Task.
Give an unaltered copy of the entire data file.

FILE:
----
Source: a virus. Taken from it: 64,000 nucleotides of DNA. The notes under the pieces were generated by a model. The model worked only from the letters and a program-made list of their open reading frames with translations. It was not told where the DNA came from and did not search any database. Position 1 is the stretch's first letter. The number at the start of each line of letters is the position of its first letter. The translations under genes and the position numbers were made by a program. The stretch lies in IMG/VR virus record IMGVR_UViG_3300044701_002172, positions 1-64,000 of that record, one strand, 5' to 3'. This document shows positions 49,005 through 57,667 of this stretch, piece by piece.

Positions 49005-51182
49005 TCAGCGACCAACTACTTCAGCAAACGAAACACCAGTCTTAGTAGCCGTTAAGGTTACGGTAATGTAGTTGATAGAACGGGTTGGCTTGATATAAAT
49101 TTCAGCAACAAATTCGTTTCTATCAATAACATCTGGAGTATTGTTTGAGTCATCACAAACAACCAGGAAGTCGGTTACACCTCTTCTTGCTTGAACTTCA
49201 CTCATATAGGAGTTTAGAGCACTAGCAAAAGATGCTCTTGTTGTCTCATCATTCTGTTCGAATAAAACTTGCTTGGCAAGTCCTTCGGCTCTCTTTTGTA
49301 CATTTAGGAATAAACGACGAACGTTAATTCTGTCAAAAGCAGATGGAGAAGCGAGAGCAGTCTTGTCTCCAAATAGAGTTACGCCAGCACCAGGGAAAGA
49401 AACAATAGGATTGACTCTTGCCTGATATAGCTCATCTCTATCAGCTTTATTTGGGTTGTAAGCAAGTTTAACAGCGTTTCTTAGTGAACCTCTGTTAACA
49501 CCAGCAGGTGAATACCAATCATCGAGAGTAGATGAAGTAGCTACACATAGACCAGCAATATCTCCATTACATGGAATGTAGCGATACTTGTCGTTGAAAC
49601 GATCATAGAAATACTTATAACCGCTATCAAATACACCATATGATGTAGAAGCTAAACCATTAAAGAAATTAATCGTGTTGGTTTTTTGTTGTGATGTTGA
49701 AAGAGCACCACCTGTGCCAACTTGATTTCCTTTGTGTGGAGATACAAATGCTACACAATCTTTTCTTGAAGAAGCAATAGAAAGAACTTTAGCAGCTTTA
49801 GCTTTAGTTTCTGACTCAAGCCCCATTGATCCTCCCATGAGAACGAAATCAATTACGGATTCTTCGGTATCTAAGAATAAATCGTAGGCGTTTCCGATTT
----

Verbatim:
Source: a virus. Taken from it: 64,000 nucleotides of DNA. The notes under the pieces were generated by a model. The model worked only from the letters and a program-made list of their open reading frames with translations. It was not told where the DNA came from and did not search any database. Position 1 is the stretch's first letter. The number at the start of each line of letters is the position of its first letter. The translations under genes and the position numbers were made by a program. The stretch lies in IMG/VR virus record IMGVR_UViG_3300044701_002172, positions 1-64,000 of that record, one strand, 5' to 3'. This document shows positions 49,005 through 57,667 of this stretch, piece by piece.

Positions 49005-51182
49005 TCAGCGACCAACTACTTCAGCAAACGAAACACCAGTCTTAGTAGCCGTTAAGGTTACGGTAATGTAGTTGATAGAACGGGTTGGCTTGATATAAAT
49101 TTCAGCAACAAATTCGTTTCTATCAATAACATCTGGAGTATTGTTTGAGTCATCACAAACAACCAGGAAGTCGGTTACACCTCTTCTTGCTTGAACTTCA
49201 CTCATATAGGAGTTTAGAGCACTAGCAAAAGATGCTCTTGTTGTCTCATCATTCTGTTCGAATAAAACTTGCTTGGCAAGTCCTTCGGCTCTCTTTTGTA
49301 CATTTAGGAATAAACGACGAACGTTAATTCTGTCAAAAGCAGATGGAGAAGCGAGAGCAGTCTTGTCTCCAAATAGAGTTACGCCAGCACCAGGGAAAGA
49401 AACAATAGGATTGACTCTTGCCTGATATAGCTCATCTCTATCAGCTTTATTTGGGTTGTAAGCAAGTTTAACAGCGTTTCTTAGTGAACCTCTGTTAACA
49501 CCAGCAGGTGAATACCAATCATCGAGAGTAGATGAAGTAGCTACACATAGACCAGCAATATCTCCATTACATGGAATGTAGCGATACTTGTCGTTGAAAC
49601 GATCATAGAAATACTTATAACCGCTATCAAATACACCATATGATGTAGAAGCTAAACCATTAAAGAAATTAATCGTGTTGGTTTTTTGTTGTGATGTTGA
49701 AAGAGCACCACCTGTGCCAACTTGATTTCCTTTGTGTGGAGATACAAATGCTACACAATCTTTTCTTGAAGAAGCAATAGAAAGAACTTTAGCAGCTTTA
49801 GCTTTAGTTTCTGACTCAAGCCCCATTGATCCTCCCATGAGAACGAAATCAATTACGGATTCTTCGGTATCTAAGAATAAATCGTAGGCGTTTCCGATTT